Skip navigation

Tag Archives: stereographic

In November I went on a city break to Berlin with some old school friends. We only had a couple of days but managed to cram in culture and hedonism in fairly large measures – it seems Berlin is pretty good for both of these. First up is the gang outside Berlin Cathedral:

Next we have Brandenberg Gate. We just missed him, but new F1 world champ Sebastian Vettel had just had some kind of celebratory doughnut session right next door and had left his skid marks all over the place.

The Memorial to the Murdered Jews of Europe, or Holocaust Memorial, is a striking and somber reminder of the horrors of the Holocaust. It consists of a 19,000 square metre site covered with 2,711 concrete slabs arranged in a grid pattern. There is a museum underneath the memorial.

Next we headed to an exhibition about Hitler at the German Historic Museum. Here’s the equirectangular panorama. I made the planet from it using Mathmap. Reminiscent of the Great Court in the British Museum.

So that was Saturday afternoon. Saturday night we headed to Berghain, “quite possibly the current world capital of techno”. Highly recommended but strictly no cameras.


Time for a few stereographic shots from some of London’s many train stations. First up is Paddington station, from where you can catch trains to the west country (I used to  travel from here to Bristol when I was a undergraduate). This was taken at about two in the morning so it was completely deserted apart from us lot. The huge 200 meter long roof is supported by wrought iron arches in three spans – this shot only shows one of those so you get some idea of the scale.  Lots of detail and not too much noise at ISO 3200.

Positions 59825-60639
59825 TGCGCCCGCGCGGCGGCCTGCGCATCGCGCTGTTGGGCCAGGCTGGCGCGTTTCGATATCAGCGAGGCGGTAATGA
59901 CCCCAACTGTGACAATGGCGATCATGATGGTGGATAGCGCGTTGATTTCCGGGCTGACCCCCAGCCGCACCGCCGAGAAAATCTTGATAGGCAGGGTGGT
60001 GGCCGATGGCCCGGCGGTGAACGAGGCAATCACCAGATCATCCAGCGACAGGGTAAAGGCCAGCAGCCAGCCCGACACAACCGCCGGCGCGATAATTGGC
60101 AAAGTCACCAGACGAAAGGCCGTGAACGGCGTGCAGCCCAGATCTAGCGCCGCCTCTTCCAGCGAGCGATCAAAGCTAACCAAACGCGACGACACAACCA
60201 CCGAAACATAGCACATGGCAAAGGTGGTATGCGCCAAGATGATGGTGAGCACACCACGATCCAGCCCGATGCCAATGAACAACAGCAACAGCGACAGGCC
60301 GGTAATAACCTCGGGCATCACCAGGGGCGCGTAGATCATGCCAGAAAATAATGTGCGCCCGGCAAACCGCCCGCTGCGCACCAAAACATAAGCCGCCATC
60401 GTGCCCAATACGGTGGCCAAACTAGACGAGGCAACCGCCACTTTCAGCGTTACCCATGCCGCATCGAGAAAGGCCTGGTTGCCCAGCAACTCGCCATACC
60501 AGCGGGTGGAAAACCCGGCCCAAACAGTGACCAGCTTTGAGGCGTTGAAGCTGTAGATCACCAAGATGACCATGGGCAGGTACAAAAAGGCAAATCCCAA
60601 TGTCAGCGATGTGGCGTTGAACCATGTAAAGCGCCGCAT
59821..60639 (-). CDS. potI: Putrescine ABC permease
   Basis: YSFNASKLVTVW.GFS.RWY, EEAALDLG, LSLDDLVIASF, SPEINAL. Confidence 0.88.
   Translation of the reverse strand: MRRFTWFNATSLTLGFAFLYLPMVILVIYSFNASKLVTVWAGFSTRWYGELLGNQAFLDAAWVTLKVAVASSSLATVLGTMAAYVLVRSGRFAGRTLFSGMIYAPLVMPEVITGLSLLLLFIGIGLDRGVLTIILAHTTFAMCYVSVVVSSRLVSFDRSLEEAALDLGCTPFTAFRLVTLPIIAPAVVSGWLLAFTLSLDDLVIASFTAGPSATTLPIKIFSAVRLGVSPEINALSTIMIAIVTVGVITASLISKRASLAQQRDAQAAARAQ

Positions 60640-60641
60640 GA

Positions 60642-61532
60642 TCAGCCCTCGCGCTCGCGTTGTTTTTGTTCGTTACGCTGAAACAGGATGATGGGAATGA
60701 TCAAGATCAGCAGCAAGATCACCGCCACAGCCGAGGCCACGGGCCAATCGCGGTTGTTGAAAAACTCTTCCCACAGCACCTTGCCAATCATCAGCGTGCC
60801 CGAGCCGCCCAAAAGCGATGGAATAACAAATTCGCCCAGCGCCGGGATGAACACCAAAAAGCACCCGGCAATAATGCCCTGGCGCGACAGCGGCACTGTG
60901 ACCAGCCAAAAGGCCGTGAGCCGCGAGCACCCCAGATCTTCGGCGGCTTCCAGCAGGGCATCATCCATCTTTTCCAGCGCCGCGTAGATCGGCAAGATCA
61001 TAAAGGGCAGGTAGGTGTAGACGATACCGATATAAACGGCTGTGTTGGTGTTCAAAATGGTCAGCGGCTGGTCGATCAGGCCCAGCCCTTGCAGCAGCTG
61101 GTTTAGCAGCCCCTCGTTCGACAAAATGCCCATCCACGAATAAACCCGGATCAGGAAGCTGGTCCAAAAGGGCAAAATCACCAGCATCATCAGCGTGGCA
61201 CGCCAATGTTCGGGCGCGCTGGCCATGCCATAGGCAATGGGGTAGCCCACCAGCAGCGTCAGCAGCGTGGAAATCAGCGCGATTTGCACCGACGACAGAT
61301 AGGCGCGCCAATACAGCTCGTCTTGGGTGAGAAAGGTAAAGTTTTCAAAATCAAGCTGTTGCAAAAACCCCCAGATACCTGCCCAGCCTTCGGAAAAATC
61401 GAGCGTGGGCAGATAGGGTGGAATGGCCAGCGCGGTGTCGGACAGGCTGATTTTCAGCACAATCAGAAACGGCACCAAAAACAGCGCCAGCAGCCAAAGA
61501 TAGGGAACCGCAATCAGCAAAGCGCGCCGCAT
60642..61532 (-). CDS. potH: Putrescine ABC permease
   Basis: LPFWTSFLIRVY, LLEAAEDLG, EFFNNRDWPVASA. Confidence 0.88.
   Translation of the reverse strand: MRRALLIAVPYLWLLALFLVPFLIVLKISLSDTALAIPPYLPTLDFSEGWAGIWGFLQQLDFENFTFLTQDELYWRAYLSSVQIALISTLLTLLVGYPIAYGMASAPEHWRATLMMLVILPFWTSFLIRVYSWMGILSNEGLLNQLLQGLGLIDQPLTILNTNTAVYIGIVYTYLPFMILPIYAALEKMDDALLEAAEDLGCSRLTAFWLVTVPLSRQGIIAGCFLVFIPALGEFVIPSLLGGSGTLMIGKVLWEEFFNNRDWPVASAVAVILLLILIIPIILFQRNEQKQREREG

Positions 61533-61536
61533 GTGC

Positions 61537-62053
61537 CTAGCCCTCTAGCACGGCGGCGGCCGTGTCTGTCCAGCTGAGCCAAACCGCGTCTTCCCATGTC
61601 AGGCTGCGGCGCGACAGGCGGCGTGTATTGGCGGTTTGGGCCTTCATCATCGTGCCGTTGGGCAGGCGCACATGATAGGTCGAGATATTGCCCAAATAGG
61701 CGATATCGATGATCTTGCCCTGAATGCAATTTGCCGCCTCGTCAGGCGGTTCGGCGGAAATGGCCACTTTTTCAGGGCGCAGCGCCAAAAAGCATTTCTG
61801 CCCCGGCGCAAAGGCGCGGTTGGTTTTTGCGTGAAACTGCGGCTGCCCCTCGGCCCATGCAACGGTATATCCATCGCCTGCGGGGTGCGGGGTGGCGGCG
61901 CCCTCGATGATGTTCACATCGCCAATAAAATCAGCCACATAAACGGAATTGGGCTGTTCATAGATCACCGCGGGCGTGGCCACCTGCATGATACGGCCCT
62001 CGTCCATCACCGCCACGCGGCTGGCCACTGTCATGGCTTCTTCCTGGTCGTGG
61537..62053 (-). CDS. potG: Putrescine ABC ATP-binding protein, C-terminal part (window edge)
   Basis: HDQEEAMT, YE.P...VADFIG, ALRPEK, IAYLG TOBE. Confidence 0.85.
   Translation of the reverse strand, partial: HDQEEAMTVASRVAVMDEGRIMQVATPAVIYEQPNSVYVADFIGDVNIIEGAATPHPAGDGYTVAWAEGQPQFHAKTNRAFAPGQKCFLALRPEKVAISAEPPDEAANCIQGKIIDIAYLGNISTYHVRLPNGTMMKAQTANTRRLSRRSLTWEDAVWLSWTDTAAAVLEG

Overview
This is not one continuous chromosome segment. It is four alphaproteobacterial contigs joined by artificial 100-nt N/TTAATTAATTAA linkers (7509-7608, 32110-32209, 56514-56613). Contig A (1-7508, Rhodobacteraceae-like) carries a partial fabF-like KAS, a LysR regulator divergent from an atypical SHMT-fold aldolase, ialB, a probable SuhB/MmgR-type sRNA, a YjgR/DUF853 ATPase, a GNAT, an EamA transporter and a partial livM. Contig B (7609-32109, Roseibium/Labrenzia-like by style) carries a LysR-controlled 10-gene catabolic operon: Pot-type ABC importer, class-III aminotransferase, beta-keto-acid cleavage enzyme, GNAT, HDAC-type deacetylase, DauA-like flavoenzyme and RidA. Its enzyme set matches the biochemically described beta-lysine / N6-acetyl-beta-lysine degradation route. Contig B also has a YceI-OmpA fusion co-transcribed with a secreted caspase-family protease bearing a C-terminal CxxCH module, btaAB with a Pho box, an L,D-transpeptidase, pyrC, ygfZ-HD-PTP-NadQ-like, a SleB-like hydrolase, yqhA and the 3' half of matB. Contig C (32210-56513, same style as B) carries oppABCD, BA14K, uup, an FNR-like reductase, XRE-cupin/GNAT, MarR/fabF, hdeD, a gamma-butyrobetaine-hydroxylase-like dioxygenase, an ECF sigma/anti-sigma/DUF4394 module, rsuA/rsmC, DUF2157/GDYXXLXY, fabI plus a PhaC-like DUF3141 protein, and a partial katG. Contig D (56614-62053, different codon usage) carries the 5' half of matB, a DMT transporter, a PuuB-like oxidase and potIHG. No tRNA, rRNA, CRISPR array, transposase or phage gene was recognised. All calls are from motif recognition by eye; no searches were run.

Next up is Waterloo station, the main London terminus for trains to the south west of England and the suburbs of London. What works nicely here in a stereographic projection is the roof. It was a bit of pain to stitch and retouch the beams and girders but I think it was worth it. Most planetoids have relatively little going on in the ‘sky’ region but here the situation is reversed.


Waterloo is a big station – apparently it has more platforms than any other station in the UK – this is a little further along. It was unusually busy for this time of day due to tube strikes so I had to remove quite a few duplicate people from this one.


Flip it 180 degrees and you get a better view of the roof. This is right underneath the central clock.